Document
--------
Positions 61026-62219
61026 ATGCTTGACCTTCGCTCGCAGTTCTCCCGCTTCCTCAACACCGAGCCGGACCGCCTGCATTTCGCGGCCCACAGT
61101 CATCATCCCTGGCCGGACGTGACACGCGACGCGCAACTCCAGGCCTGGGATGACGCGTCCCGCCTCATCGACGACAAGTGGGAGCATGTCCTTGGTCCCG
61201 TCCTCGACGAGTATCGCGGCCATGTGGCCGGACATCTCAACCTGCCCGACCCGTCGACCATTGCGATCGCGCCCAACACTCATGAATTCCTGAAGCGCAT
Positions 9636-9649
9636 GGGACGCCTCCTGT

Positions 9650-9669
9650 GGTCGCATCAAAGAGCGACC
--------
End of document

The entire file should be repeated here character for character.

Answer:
Positions 61026-62219
61026 ATGCTTGACCTTCGCTCGCAGTTCTCCCGCTTCCTCAACACCGAGCCGGACCGCCTGCATTTCGCGGCCCACAGT
61101 CATCATCCCTGGCCGGACGTGACACGCGACGCGCAACTCCAGGCCTGGGATGACGCGTCCCGCCTCATCGACGACAAGTGGGAGCATGTCCTTGGTCCCG
61201 TCCTCGACGAGTATCGCGGCCATGTGGCCGGACATCTCAACCTGCCCGACCCGTCGACCATTGCGATCGCGCCCAACACTCATGAATTCCTGAAGCGCAT
Positions 9636-9649
9636 GGGACGCCTCCTGT

Positions 9650-9669
9650 GGTCGCATCAAAGAGCGACC